The Incarnation and Questions of Suffering

Few things make a person feel so small and inept as when facing questions of suffering in the world.

First, there's the sheer breadth of the problem. No matter who you are or how carefully you've planned your life, suffering is going to hit you. Human life is tragically fragile and subject to forces well outside our ability to manage. 

Second, there's the inscrutability of the issue. It's one thing to sit in a philosophy class and discuss suffering in a detached, academic manner, but in the real world, if you've ever been pierced by pain or grief, and you slow down long enough to acknowledge the "why" questions burning within you, you know the impossibility of finding a firm answer to grab a hold of. Our net of meaning is far too small. And if you've ever sat alongside someone who's suffering, you know the difficulty of finding apt words for the circumstance—in fact, it's often best to provide nothing more than your physical presence and a listening ear, rather attempting a pithy answer for your friend's pain. 

The Incarnation Part 2: Delight in the Ordinary

Novelty. There's an irreducible element of the human spirit that craves it more than nearly anything else. 

It's why a public speaker can develop a massive following, not necessarily by speaking on a fresh, original topic, but by conveying an old and worn out subject in a new way, in a manner that makes their listeners say to themselves, "Wow, I've never thought about it that way before." 

As children, our thirst for novelty drives us to discard birthday and Christmas gifts not long after rejoicing over them, but as adults, we don't fare much better: companies make billions because we consume their latest products not so much for their utility, but for their freshness. Apple is an obvious example. 

What does this have to do with the incarnation and its effects on your life, you ask? More than you may think. 

The Incarnation and the Material World

While the great religions of the world and the belief system of secularism contain numerous positive features, I've yet to find a view of life that so ennobles and affirms the material world as much as Christianity does. 

Some religions say this material world will end, and those who live according to God's laws, or those who are enlightened, will be rewarded by entrance into a kind of etherial paradise. In these views, the present world is nothing more than a temporal inconvenience on the way to spiritual bliss, or an arena within which we're to "prove ourselves" to the God who put us on earth to test us. Other religions say that the physical world is an illusion, and the path to happiness is to "detach" from the things of the world.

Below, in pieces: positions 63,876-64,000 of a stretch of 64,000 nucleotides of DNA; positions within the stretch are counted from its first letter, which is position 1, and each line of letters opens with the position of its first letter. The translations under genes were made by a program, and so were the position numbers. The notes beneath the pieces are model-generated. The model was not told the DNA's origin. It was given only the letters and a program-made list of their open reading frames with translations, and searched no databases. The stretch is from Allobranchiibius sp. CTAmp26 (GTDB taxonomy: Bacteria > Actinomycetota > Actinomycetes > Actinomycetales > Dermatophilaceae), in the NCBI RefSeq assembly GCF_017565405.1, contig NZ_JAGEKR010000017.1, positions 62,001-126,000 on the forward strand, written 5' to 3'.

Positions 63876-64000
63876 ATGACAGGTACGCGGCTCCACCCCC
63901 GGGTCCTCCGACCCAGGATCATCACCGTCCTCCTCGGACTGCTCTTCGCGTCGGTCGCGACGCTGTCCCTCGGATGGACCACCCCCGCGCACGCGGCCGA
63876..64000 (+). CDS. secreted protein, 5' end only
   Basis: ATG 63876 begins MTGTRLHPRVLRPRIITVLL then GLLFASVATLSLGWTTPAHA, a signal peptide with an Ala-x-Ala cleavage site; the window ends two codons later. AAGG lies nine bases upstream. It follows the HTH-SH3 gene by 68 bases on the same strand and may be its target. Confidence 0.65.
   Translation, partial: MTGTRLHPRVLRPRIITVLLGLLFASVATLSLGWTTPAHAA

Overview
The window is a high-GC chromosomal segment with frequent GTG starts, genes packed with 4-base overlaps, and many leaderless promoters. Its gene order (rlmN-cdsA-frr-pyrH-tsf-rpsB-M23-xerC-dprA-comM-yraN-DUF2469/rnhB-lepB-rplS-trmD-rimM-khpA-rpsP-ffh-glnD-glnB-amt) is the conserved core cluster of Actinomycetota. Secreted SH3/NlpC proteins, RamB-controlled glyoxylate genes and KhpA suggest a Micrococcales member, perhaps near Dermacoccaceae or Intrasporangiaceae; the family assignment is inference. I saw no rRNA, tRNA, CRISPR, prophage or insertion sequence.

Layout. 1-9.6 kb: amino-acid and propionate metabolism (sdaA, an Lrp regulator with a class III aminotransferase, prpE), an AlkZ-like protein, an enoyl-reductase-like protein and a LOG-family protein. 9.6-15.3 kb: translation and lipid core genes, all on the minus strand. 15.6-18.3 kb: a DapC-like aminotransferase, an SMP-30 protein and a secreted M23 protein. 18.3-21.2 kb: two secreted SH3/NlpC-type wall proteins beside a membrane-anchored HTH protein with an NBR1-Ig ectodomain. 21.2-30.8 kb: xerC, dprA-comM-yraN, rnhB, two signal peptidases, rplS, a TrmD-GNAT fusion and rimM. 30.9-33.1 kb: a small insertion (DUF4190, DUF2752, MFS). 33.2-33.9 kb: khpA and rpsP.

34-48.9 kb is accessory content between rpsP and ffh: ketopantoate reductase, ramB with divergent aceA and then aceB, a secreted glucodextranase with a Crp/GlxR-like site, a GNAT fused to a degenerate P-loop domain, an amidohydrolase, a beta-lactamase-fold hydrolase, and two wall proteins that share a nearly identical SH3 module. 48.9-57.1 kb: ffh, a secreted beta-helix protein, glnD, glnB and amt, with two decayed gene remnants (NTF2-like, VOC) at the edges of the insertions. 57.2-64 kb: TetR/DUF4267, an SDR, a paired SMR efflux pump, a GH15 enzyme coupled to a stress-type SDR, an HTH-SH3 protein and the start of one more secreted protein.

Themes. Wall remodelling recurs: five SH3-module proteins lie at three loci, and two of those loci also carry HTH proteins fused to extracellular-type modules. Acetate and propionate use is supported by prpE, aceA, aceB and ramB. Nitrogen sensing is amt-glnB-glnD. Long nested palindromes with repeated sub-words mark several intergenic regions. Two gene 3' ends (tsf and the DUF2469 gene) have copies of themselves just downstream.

Secularism says this world was brought about through a chance intersection of time and space, with no design nor regard to human beings whatsoever. With no transcendent reality, all the things we call "personhood"—our individual personality, our love relationships, our sense of aesthetic value and humor....

30 Lessons on Civility in the Public Square from Nicholas Kristof, John Inazu, and Tim Keller

Even though we live in the United States of America, it would stretch the truth beyond it's breaking point to say our nation has ever been truly pluralistic, in the sense of our public square embodying a diverse "marketplace of ideas," where viewpoints—even those that outrage listening ears—can be exchanged freely and cordially. As Tim Keller mentioned in this article, those who sit on the thrones of cultural power—the academic, corporate, and media centers—tend to silence those falling on the wrong side of the public morality of the day. A number of white evangelical Christians are guilty of it in the past, and those holding the cultural reins today are often culpable of the same thing. We all have a long way to go in extending charity toward those with whom we strongly disagree.  

Given this critical issue, and the fact that part of my mission in Arlington (right outside our nation's public square) is to help folks learn to dialogue and engage across deep difference, I was thrilled to head up to New York City a few weeks ago and attend Civility in the Public Square, an evening with Nicholas Kristof (Pulitzer Prize winning editorialist for the New York Times), John Inazu (Washington University Law School professor, and author of Confident Pluralism), and Tim Keller (founding pastor of Redeemer Presbyterian Church, and New York Times best-selling author). 

Dialoguing Through Deep Difference

A baseline cultural narrative in western society is that everyone should be free to express his or her authentic self, however, matters of faith and morality should be kept private. 

But this is a self-refuting statement, because there's nothing more foundational (or authentic) to who we are than our answers to the "big questions" of life:

  • What should human life in the world look like? (What's the nature and purpose of human beings?)
  • What has knocked things off balance? (What is wrong with the world?)
  • What needs to be done to restore the balance and make it right? (What's the solution?)

Every single person–whether atheist, agnostic, or religious–has working answers to these questions, all of which must be taken on faith, and none of which are self-evident nor can be empirically proven.

And how one answers these questions (as no one can function in the world without doing so) will fundamentally affect every action and thought. There is no avoiding this.*